Syria chemical weapons warning- threat or reassurance?
West condemns threat to use WMD against foreign forces: 'the world is watching' says Obama
THE SYRIAN government has admitted for the first time that it has chemical weapons, warning that while it would never use them against its own people, it would use them against an external threat.
Foreign ministry spokesman Jihad Makdissi (pictured) said at a news conference yesterday: "No chemical or biological weapons will ever be used - and I repeat, will never be used - during the crisis in Syria no matter what the developments inside Syria.
"All of these weapons are in storage and under security and the direct supervision of the Syrian military and will never be used unless Syria faces external aggression."
Belatedly realising the diplomatic faux-pas in owning up to the existence of Syrian chemical weapons, Makdissi later repeated his earlier statement but added the words, "if they exist".
Politicians around the world condemned the implicit threat in Makdissi's comments to use chemical weapons against foreign forces.
Britain's foreign secretary William Hague said the threat was "unacceptable", adding: "This is typical of the complete illusion of this regime, that they are the victims of external aggression.
"What is actually happening is their own people are rising up against a brutal police state... and in any case it is unacceptable to say that they would use chemical weapons under any circumstances."
US President Barack Obama warned Syria against using its chemical arsenal. "Given the regime's stockpile of chemical weapons, we will continue to make it clear to Assad and those around him that the world is watching," he said.
"They will be held accountable by the international community and the United States should they make the tragic mistake of using those weapons."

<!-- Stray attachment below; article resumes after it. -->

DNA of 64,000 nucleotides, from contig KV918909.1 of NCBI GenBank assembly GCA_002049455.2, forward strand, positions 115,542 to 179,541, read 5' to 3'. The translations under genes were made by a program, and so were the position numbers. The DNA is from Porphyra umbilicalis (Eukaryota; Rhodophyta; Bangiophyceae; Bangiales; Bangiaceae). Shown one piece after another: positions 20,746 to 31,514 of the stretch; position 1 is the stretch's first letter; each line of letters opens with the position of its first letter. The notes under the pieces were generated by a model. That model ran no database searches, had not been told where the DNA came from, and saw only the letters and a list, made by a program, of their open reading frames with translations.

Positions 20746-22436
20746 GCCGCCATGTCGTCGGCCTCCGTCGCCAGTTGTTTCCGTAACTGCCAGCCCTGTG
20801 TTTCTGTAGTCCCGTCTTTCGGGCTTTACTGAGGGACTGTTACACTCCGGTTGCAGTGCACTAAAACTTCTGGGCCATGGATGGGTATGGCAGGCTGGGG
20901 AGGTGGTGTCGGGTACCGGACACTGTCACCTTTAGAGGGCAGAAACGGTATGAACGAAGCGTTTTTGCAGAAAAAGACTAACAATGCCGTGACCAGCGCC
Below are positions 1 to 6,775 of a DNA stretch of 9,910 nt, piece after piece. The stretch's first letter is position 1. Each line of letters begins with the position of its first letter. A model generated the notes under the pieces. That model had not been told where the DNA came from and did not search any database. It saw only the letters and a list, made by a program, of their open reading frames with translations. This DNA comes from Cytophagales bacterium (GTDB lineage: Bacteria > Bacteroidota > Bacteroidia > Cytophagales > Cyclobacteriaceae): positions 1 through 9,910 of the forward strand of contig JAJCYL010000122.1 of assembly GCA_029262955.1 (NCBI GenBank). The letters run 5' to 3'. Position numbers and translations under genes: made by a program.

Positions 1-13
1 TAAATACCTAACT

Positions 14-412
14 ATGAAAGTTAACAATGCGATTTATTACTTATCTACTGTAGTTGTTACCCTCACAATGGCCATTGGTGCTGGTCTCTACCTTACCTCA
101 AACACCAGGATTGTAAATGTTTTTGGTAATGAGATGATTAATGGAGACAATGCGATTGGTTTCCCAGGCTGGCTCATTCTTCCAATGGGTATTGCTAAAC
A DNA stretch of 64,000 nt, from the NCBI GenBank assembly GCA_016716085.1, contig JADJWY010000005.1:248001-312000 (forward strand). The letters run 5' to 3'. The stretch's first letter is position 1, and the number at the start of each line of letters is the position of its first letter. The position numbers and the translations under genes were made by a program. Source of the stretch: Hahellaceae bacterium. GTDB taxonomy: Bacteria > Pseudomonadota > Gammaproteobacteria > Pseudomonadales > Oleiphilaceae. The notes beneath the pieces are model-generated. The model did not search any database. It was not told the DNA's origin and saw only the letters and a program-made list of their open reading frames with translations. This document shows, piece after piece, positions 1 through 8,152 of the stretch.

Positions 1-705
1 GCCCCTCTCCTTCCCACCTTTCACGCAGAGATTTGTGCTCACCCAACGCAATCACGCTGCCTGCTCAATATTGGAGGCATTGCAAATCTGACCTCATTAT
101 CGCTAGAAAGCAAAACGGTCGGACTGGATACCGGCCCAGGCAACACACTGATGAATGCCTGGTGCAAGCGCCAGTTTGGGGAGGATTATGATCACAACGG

The Syrian government later said Makdissi's words had been taken out of context and Makdissi himself reportedly took to Twitter to deny that Syria even had chemical weapons.
But despite the apparent confusion some analysts are certain that the statement was calculated to make Western powers think twice about the consequences of intervention.
Joseph Holliday of the Institute for the Study of War in Washington told The New York Times: "The thing about WMD is that they are useless unless the other side knows you have them.
"So despite the fact that the regime has not been open about its weapons programme, it has to make it clear to neighbours that it has the capability, so it has to be relatively public."
Makdissi's words could also be calculated to play on the fears of the US and Israel that a post-Assad power vacuum could see Syria's WMD stockpile fall into the hands of al-Qaeda.
As The Week reported last week, Israel appears confident that Syria's chemical weapons are in safe hands and being looked after by a dedicated army unit.
Emile Hokayem of the International Institute for Strategic Studies told the Financial Times: "The important message is that it is only us that can secure and safeguard these things - don't push us too far, we're responsible when it comes to the one thing you're most worried about."